Is acid reflux disease a musculoskeletal problem? Let’s look at a recent patient that came into my office for a headache. She stated that she had the headache constantly for six weeks. She also suffers with pain in her low back, and stated that she has frequent urinary tract infections. She had been to her medical doctor for the pain in her low back, and he had diagnosed her with osteoporosis, and given her a prescription for Celebrex. This patient also had a history of acid reflux.
Her family physician has been treating her acid reflux for a few years now with Nexium. Recently he ordered an endocsope of her esophagus, which showed a hiatal hernia and a condition known as Beret’s Esophagus. This is a condition, which occurs due to prolonged irritation of the esophageal lining, which actually represents the beginning of cellular change, and is a pre-cancerous condition. This patient is postmenopausal, and is taking hormone replacement therapy. Now let’s look at what is going on with this patient a bit closer. She is taking Nexium for the acid reflux, and has been for a number of years. This will effectively lower the acidity of her stomach. Lowering the acidity of the stomach diminishes her ability to absorb calcium, which is needed for healthy bone mass. A lower acidity also promotes the growth of bacteria in the urinary tract.
Taking the Nexium does not address the hiatal hernia, which is a protrusion of the stomach through the hiatal valve. This valve is normally closed, and only opens to the pressure of food swallowed, to allow it to enter the stomach. One must ask the question, “Why is this valve stuck open?” This patient was prescribed Celebrex for the pain in her back, which is well known to cause gastrointestinal disorders. When this patient came to me, she was a nervous wreck. She couldn’t sleep, she was in constant pain and she was always crying. She thought that she was going to die.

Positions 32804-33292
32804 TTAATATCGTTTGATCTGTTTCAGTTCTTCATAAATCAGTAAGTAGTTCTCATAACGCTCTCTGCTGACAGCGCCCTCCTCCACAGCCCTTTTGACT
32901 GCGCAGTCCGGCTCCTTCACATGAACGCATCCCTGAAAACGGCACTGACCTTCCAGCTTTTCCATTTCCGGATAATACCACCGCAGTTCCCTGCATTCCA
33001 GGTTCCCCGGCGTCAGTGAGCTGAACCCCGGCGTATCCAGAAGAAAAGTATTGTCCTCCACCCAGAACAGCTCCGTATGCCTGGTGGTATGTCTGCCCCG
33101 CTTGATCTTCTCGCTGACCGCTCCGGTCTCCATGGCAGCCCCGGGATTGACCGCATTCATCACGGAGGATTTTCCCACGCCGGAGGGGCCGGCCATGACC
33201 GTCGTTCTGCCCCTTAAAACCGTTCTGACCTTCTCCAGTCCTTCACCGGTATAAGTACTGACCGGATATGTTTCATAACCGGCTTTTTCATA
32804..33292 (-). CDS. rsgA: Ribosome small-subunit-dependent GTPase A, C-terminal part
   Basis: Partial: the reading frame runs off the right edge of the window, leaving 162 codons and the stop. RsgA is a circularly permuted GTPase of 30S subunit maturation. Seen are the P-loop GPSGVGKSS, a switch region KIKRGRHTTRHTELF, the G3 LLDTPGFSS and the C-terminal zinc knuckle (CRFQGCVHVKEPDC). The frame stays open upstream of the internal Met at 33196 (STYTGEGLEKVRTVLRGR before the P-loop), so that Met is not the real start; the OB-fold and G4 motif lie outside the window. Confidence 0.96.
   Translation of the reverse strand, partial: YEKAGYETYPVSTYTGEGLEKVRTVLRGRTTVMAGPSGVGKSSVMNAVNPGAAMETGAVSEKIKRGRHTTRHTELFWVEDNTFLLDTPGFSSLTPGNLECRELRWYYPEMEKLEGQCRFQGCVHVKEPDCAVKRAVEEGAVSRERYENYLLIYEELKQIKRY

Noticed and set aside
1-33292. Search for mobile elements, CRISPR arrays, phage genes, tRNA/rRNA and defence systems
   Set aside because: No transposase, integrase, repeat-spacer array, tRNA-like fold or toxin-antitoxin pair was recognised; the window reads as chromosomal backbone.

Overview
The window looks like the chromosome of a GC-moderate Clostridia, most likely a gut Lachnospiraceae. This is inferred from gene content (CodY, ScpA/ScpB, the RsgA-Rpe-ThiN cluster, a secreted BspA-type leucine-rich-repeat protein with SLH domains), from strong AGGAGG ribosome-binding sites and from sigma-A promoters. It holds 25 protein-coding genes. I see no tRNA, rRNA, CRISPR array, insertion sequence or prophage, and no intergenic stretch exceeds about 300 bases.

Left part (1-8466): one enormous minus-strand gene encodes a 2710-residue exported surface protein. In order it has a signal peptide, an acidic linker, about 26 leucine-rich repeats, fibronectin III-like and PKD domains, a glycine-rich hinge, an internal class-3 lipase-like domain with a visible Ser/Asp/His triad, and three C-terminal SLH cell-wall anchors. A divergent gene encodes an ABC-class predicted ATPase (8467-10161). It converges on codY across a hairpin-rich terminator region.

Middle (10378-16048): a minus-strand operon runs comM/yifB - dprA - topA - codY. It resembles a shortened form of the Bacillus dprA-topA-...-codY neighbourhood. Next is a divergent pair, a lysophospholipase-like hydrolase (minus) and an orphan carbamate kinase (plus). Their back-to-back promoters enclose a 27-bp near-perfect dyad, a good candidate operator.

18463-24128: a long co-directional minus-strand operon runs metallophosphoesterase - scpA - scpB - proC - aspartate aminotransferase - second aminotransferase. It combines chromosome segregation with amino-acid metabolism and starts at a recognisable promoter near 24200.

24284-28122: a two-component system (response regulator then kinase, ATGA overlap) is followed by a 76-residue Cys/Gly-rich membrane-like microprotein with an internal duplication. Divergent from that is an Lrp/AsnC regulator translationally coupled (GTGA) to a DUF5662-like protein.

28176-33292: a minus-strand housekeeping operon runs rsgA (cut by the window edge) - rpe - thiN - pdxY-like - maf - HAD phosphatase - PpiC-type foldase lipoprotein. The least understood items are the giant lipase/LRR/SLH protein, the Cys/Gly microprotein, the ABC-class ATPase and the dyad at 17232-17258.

We found that she had several structural problems with her spine. She had lost the normal curvature of her cervical spine, and was developing bone spurs on her cervical vertebrae (bones in her neck). Her spine in her low back, curved to the left. She had miss-alignments (subluxations) in several areas, C2, C3, C4, C5, effecting the nerve supply to the diaphragm. This is the large muscle that we use to breathe, and through which the esophagus passes to get to the stomach. She was also misaligned at T4 effecting the nerve supply to the heart, lungs, and gallbladder, and also at T12 and L1 effecting the nerve supply to the bladder and kidneys. She stopped taking all of her medication. We had her start taking some digestive enzymes as well as some other nutritional supplements to help build healthy bone mass.
She began a series of adjustments to re-align her vertebrae, and take pressure off of the nerves. After 10 treatments, she is smiling, she is without pain, and she is sleeping through the night, and wants to go dancing with her husband. She stated that she is improved 60%. Is acid reflux a biomechanical problem? It was in this case. So getting back to my last article about dangerous doctors. What were all those drugs treating? Just the symptoms. Nothing was done to find out why she had a hiatal hernia, why she was losing bone mass, why she was getting frequent urinary tract infections, why she had pain in her back.
I heard a commercial on Television this morning for Advair. This is a prescription drug designed to treat asthma. The ad said that it treats to two common causes of asthma, “inflammation, and bronchial constriction”. These are not the “causes” of asthma, but are part of the symptoms of asthma. These are what cause the wheezing and breathing difficulties of asthma, but what is causing the inflammation and bronchial constriction? Many studies have shown that misalignment of the bones in the neck, and upper back have been associated with asthma, and re-alignment of those structures have had a dramatic effect on that condition in many people. The cause is not always subluxation, but shouldn’t it be looked at before dangerous drug intervention or even worse surgical intervention? Please feel free to comment, and you can also listen to this as a podcast at http://www.westvalleyfamilyclinic.com/audio/refluxpodcast.mp3.
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